Saw Tooth Mountain and Giant Buddhas of Nokogiriyama, Minami Boso, Chiba, Japan

nokogiriyama
It was the longest train ride I had as far as I can remember. A 3-hours train ride to be exact, but then again, a day trip out of the city is what weekends should be.

Residing in Yokohama, I should have push thru with my plan to take the Tokyo-Wan Ferry via Kurihama Port instead of the option of combinations of local JR Trains (Yokohama-Tokyo-Chiba City-Hamakanaya) just to reach Boso Peninsula. But it was weekend, I over-slept and failed to be at the port area on time, so I braved the very long train ride instead.

Minami Boso (Boso Peninsula) located at the southern tip of Chiba Prefecture is surrounded by bodies of water- Pacific Ocean on the east and south side while sharing Tokyo Bay’s Uruga Channel on the west with Kanagawa Prefecture’s Yokosuka, a known military base.
nokigiriyama-minami boso
nokigiriyama-minami boso

There are several popular places around the peninsula or the whole Chiba prefecture to be explore but for most first-timers like me Minami Boso means saw tooth mountain and giant Buddhas.

After sleeping, reading, listening to music and basically having breakfast on train, I finally arrived at Hamakayana Station (JR Uchibo Line).

To reach Nokogiriyama, a few minutes walk from Hamakanaya Station along the very quiet sea-side neighborhood is required.
nokigiriyama-minami boso
nokigiriyama-minami boso
nokigiriyama-minami boso
nokigiriyama-minami boso
nokigiriyama-minami boso

After 10 minutes, I reached the ropeway station, paid 900 Yen roud trip ticket and ascend towards the topmost station to start the hike.
nokigiriyama-minami boso

Actually, what I consider my starting point is marked by a small fertility shrine structure.
nokigiriyama-minami boso

Nihonji Temple encompasses the walking trail in order to view the rugged mountain peak and several Buddha statues and an entrance fee of 1000 Yen is required.
nokigiriyama-minami boso

Walking along the trail is relatively peaceful, covered by lush green scenery, there were only few visitors and majority are the occasional kids on a school trip. A total of 1 hour is needed to loop Nokogiriyama, with combination of stairs up and down, so better wear at least a comfortable rubber shoes.
nokigiriyama-minami boso
nokigiriyama-minami boso
nokigiriyama-minami boso

Mount Nokogiri which literally translates to “saw mountain” is a spectacular view from afar, as if a giant middle jigsaw puzzle piece is missing. While standing at the edge, the view below is comparable to what the Japanese called as “a peep of hell” (Jigoku-nozoki).
nokigiriyama-minami boso
nokigiriyama-minami boso

A misconception for many tourists and foreign residence like me is that a Daibatsu (giant Buddha) can only be found at Kamakura, but the truth is Nokogiriyama is home to two largest pre-modern, stone carved Daibatsu sculptures.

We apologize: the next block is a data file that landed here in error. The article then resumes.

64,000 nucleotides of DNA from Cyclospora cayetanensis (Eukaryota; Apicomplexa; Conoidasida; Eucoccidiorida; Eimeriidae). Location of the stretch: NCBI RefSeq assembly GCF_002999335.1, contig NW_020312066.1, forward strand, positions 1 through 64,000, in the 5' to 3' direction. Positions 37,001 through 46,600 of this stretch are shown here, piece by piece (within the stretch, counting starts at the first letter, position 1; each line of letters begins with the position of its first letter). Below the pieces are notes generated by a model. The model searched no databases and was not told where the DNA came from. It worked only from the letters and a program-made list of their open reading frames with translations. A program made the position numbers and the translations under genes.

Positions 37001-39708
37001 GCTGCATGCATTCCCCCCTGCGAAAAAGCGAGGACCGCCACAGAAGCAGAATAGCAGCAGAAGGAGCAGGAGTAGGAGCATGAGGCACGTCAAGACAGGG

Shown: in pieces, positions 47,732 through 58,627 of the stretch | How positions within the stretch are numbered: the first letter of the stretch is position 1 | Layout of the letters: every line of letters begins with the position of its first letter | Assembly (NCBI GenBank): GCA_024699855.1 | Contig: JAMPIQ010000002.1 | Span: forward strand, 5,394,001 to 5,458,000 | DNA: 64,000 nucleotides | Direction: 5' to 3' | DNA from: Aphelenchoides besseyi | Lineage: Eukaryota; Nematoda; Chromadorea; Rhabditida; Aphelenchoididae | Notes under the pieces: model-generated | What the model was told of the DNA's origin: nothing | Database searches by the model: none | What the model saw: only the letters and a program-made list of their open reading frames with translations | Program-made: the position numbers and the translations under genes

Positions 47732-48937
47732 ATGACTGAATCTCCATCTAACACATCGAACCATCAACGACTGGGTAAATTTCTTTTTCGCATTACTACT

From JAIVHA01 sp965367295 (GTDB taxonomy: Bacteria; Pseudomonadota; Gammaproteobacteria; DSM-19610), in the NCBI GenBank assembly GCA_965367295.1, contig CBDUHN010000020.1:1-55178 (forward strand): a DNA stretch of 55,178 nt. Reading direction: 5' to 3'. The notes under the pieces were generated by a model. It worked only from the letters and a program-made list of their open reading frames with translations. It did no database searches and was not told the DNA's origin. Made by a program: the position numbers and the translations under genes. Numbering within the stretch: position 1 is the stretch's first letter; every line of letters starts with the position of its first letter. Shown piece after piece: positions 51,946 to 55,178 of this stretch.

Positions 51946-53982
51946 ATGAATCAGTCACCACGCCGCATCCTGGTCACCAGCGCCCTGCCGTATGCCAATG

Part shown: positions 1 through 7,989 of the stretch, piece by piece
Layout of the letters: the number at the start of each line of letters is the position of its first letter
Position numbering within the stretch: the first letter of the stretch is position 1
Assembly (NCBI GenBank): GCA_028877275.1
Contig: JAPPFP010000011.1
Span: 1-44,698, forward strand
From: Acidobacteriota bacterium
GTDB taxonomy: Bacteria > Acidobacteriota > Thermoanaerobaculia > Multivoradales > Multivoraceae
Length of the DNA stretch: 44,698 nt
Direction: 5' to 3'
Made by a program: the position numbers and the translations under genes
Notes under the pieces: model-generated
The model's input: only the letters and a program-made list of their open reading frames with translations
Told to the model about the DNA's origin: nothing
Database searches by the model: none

A 31.05 meters tall seated Yakushi Nyorai Daibatsu. Say “chiizu” kids!
nokigiriyama-minami boso
nokigiriyama-minami boso
nokigiriyama-minami boso

A tall image of Kannon carved into a quarry walls.
nokigiriyama-minami boso
nokigiriyama-minami boso

Apart from the two Daibatsu, one thing not to missed along the trail is the 17th century created 1500 Rakan statues. Distinctive with different facial expressions, at first glance they look almost similar to the one that can be found at Kawagoe.
nokigiriyama-minami boso

It is normal to see some statues with missing heads or hands, a casualty of an Anti-Buddhist movement during the Meiji era.
nokigiriyama-minami boso
nokigiriyama-minami boso
nokigiriyama-minami boso
nokigiriyama-minami boso
nokigiriyama-minami boso

Minami Boso’s Mt. Nokogiriyama is a highly recommended day trip particularly for families and for those who are looking forward on submerging themselves to Japan’s hiking culture. It combines three things that everyone will like- a cable car ride, a hike to the cliff edge and the many Buddha statues.

19 thoughts on “Saw Tooth Mountain and Giant Buddhas of Nokogiriyama, Minami Boso, Chiba, Japan

  1. Oh, so you finally went there, too? ^^
    I’m surprised to hear that this was your longest train ride thus far. I’ve been in trains almost a whole day in Japan or did a 9h ride on a ship. For my next vacation I’ll be on a ship for 24h – all within Japan, of course.

    You had absolutely awesome weather when you went. Luckily I did, too!
    Your photos are so much better than mine, though. I’m not sure if I already asked you, but what camera and lens are you using?

  2. Looks absolutely lovely – you should come to the US – the longest train journey I was on was 33 hours, but you can go for as long as 51 hours if you travel all the way from San Francisco to Chicago – it’s a wonderful ride. But I really have to head over to Japan soon. Thanks J

  3. Great information thanks. Just working on our itinerary for our next trip to Japan and information on this and a couple of other places has been quite limited. As we don’t speak Japanese I like to make sure I’ve done a bit of research in advance. Your photos are amazing, hope we also get a lovely clear day for the views.

    1. Hi, good to know i was able to help someone. I dont speak Japanese as well but i lived in Japan and travel quite extensively across the country too.

      Your approach is always the best – research in advance. Not sure if you know this but one of the best website for travel planning in Japan is is http://www.japan-guide.com.

      Have a good trip!

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